Wind and solar power cannot be relied upon, day in and day out.  Utilities base load with other more reliable generation.  Whenever the wind blows in Germany, they get more power than is needed.  The utility is required by law to take it, which creates an energy imbalance. German Utilities sells the surplus to  neighboring utilities, something Hawaii will not be able to do.  The price of power at the German border moves around wildly.

In January of 2013, and again in 2014, the utilities bought power from the wind providers and could not find willing buyers.  They actually had to pay their neighbors to take the surplus power.  Utilities are slowly and steadily destroying their balance sheets as they are forced to buy high and sell low.

Too much solar power creates a similar problem for Hawaiian Electric.  The utility is forced to limit the number of rooftop solar installations…and the locals don’t understand why.  Too much power entering the system at unplanned places stresses the utility grid and provides no relief for peak demand.

Because the utility takes power when it isn’t needed and gives it back on peak, it is essentially buying high and selling low.

The utility is forced to maintain the old system and counts on it at peak, but there is less total generation using the grid.  Peak demand continues to rise, which forces additional investment from the utility. Costs go up but the revenue base fails to keep up as off peak demand actually goes down.  Throw in generous state tax credits for solar installations and you have a recipe for economic disaster if you are a power provider.

The new system doesn’t provide any peak assistance and yet it is heavily subsidized by everyone in Hawaii.  And since the utility and the State have not been particularly forthcoming about the negatives associated with green energy, the public doesn’t understand.   Unreasonable expectations are everywhere.

It looks like NextEra is going to try to finesse this problem by sounding positive on green energy but really being less positive than Hawaiian Electric has been.   Neither utility’s position is particularly truthful, but NextEra’s approach understands the economics of power generation.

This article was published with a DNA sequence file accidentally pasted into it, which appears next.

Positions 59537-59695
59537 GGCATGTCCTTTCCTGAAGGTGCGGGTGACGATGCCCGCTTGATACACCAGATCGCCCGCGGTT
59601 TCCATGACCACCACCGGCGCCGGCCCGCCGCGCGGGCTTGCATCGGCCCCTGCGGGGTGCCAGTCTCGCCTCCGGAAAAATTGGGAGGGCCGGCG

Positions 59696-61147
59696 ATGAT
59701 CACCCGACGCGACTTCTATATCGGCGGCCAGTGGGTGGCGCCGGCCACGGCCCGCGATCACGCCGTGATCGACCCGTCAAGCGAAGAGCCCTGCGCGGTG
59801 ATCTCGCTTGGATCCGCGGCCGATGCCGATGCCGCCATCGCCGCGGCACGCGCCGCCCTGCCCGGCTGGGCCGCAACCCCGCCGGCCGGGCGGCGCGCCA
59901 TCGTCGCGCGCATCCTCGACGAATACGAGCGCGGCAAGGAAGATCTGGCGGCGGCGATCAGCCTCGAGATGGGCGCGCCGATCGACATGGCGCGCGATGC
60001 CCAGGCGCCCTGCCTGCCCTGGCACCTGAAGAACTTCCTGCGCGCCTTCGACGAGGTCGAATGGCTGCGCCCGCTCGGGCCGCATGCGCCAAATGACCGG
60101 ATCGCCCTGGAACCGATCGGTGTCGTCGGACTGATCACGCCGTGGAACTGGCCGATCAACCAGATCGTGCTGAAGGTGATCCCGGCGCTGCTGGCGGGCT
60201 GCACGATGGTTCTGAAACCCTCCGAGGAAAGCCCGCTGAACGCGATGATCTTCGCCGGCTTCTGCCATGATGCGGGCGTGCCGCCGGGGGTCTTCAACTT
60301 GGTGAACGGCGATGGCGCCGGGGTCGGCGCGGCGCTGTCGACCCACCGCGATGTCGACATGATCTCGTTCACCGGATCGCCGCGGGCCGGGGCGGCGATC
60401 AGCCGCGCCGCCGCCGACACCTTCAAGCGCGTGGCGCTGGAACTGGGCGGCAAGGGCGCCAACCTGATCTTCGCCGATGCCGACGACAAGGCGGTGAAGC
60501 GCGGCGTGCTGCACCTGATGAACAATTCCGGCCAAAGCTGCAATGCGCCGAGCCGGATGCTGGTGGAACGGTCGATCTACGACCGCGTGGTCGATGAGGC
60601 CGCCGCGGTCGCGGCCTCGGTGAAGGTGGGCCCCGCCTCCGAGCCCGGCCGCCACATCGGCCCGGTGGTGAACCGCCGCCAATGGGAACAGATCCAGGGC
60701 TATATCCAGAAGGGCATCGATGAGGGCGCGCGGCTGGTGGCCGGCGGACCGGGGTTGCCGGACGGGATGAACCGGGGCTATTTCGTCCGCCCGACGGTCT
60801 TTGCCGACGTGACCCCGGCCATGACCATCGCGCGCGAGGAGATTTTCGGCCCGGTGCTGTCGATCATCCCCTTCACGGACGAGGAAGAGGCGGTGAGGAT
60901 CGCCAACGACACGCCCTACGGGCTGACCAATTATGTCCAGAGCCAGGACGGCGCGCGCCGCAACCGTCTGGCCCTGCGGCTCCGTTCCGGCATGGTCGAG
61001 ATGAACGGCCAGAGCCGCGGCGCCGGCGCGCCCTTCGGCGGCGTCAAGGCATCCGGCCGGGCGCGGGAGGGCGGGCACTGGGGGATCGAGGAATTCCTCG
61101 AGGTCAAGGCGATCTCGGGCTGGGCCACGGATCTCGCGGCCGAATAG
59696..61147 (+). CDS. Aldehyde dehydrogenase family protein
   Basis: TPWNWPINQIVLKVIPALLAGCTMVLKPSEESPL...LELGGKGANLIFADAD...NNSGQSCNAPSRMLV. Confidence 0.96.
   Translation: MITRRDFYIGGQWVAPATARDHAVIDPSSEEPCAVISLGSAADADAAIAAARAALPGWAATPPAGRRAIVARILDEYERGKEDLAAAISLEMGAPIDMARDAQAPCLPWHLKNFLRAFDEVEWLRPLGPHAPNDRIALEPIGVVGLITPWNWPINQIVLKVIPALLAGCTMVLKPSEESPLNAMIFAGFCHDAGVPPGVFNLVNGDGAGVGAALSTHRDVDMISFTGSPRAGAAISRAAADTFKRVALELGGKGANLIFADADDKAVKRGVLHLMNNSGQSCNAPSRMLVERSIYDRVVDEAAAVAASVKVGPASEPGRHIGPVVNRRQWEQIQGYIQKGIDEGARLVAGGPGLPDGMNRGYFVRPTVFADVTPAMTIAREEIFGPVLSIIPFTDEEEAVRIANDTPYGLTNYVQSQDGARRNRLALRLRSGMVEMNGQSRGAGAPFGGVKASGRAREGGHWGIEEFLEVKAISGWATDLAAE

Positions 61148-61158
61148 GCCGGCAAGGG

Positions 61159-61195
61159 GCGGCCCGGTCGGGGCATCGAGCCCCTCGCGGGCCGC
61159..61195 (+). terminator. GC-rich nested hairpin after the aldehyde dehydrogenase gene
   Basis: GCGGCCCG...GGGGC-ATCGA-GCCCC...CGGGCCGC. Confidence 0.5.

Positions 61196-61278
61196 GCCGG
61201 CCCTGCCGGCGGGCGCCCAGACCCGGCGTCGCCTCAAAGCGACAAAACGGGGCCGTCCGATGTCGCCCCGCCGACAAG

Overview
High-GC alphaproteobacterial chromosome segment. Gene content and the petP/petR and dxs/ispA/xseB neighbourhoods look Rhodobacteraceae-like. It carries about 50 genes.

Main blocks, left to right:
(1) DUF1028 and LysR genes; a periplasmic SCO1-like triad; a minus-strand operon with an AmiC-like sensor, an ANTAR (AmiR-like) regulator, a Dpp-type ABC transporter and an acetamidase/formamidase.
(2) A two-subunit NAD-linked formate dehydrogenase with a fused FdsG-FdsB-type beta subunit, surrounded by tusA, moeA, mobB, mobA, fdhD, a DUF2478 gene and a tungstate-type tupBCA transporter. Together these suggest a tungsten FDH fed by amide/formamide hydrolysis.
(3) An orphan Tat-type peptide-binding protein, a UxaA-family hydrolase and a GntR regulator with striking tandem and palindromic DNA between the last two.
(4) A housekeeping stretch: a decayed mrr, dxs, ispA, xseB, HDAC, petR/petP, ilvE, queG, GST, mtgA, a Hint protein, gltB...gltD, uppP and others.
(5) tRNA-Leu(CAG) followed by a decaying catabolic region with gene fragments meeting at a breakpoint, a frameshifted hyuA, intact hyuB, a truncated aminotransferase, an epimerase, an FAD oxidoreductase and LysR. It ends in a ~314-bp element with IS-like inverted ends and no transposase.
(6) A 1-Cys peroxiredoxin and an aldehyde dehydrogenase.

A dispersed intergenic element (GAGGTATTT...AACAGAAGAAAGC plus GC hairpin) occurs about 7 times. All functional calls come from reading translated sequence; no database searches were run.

I wonder though.  Island politics are tricky.  Perhaps Hawaiian Electric was right to stick their head in the sand and pretend the problems didn’t exist.  Hawaii’s politicians might simply shoot the messenger.  Time will tell.

 

 

 

Electric Car Stupidity in Hawaii

Anyone who has followed this blog for a while will not be surprised to learn that Electric Car stupidity is alive and well in Honolulu.

The Hawaii State Energy Office discusses its Electric Vehicle policies on its website.  The subject is introduced as follows:

To reduce Hawaii’s consumption of petroleum within the transportation sector, the State Energy Office is looking at plug-in electric vehicles (EV) as well as other alternative transportation solutions to address the challenges of modernizing our energy system and building a clean transportation future. Hawaii’s leaders and stakeholders view the adoption and widespread deployment of EVs as a key approach towards the reduction of our fossil fuel dependency

Hawaii’s government officials have put on their rose colored green energy glasses.   The rosy view sees a warm sunny climate that has excellent solar properties, and short driving distances.  Hawaii has been anointed by local government officials as a paradise perfectly set up for Electric Vehicles.

Hawaii has an elaborate subsidy system to encourage energy conservation and to encourage renewable energy.  Very nearly all green energy in Hawaii is solar based, either in the form of solar water heaters or solar electric panels on the roofs of houses.  There is a bit of wind and lots of other things are being tried, but most electricity in Hawaii is produced by burning oil based fuels.